A contingency plan is a plan of action to respond to certain potential adverse events (contingencies) which could occur and could cause losses. Contingency planning is ultimately about preparing for possible future disruptive unknowns. Contingency plans emerge from thorough risk analyses and assessments as a means to both manage/mitigate that risk and to respond to potential occurrences. As a staple component of climate and disaster risk management, contingency planning can be defined as a management process that analyzes disaster risks and establishes procedures in advance to enable timely, effective and appropriate responses to catastrophes. Within sovereign-level disaster risk finance instruments, payouts can be tied to pre-arranged contingency plans to ensure that the disbursed funds are channeled to immediate disaster response measures which provide relief to the targeted beneficiaries.
See further information at https://www.unisdr.org/we/inform/terminology
Contingent credit instruments are prearranged forms of financing that are triggered by a predefined contingency, i.e., a potentially harmful event that may occur in the future.
Within disaster risk finance, contingent credit is pre-arranged lines of credit that governments can activate at predefined borrowing conditions (interest rate, duration, credit volume) if a natural disaster with predefined conditions occurs. The main benefit of these instruments is the rapid access to funds for disaster response without having to issue debt out of a distressed position after disasters, which would generally imply higher interest rate requirements from investors.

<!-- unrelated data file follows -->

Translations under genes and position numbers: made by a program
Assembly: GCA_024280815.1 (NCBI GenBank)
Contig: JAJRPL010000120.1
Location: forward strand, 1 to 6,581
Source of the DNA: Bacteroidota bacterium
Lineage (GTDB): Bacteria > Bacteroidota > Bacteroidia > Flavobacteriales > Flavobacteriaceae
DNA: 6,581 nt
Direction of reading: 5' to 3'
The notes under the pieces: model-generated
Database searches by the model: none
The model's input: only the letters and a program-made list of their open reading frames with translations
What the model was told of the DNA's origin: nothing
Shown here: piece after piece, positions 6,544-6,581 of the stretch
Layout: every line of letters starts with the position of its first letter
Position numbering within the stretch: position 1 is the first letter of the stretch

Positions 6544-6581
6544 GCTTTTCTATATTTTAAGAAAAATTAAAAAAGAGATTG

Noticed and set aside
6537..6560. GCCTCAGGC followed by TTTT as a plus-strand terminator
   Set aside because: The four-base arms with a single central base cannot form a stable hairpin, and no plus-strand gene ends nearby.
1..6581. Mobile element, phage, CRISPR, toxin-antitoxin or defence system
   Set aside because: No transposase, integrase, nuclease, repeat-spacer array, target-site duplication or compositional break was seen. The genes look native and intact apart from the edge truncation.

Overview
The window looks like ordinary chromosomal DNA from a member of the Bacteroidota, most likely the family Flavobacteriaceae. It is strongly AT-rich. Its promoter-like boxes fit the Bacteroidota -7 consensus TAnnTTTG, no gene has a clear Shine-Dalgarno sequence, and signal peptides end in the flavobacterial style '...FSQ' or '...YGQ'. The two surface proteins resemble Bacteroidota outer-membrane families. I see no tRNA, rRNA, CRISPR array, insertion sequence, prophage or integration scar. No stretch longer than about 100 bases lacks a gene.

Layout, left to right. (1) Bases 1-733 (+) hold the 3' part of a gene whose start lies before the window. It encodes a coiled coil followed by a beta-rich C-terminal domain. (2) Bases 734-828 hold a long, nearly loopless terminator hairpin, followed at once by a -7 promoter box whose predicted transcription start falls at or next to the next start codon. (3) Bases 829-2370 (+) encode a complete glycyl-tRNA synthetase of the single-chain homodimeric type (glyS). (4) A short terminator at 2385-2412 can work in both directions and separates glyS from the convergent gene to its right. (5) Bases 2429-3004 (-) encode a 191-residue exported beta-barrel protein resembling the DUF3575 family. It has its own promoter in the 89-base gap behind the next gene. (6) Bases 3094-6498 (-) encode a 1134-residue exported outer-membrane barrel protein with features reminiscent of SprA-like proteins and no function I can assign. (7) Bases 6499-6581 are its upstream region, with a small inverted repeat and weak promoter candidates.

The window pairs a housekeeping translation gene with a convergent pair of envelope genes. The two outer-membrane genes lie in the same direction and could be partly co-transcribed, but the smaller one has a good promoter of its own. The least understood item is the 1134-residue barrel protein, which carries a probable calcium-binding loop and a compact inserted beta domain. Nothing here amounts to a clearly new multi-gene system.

The World Bank’s Catastrophe Draw Down Options (Cat DDO’s) are to-date the most used type of contingent credit for disaster risk finance and is generally used for mid-frequency-mid-severity events, with insurance coverage providing “on-top” financial protection for low-frequency-high-severity events.
Cost effectiveness / Value for money
Cost-effectiveness of risk-finance and insurance solutions means that the relative costs of support provision are reduced (basis risk and overheads) and that support is offered through mechanisms that promote cost efficiency against the highest achievable resilience outcome. This can be measured against the following indicators:
(iv.a) Reduced probability of non-payment of claims
(iv.b) Reduced overheads in insurance provision
(iv.c) Effective private insurance markets for CDRFI
(iv.d) Effective targeting of public subsidy to increase coverage
See also: Risk layering
A coverage limit refers to the maximum amount an insurance company will pay out for a covered loss. An insurance policy can include multiple coverages – each for a different type of loss or risk – so it is possible that within one policy there can be multiple coverage limits. Furthermore, coverage limits for a single loss or risk can also vary if coverage is divided into different risk layers. For example, one (re)insurer may only cover losses up to the limit of the first risk layer (e.g., losses up to 100m), after which a separate (re)insurer may cover the second risk layer (e.g., for losses up to 200m). In this case, both (re)insurers have a coverage limit of 100m as they each only cover one risk layer, but the policyholder enjoys coverage for up to 200m in losses.
Insurance coverage designed to protect farmers, processors, and wholesalers from climate risks which threaten harvests. Payouts by such schemes can be delivered directly to farmers or the more broadly affected community, depending on the design of the mechanism. Crop insurance in climate-vulnerable contexts is usually implemented via index-based insurance mechanisms. See further: direct insurance, indirect insurance, and index-based insurance.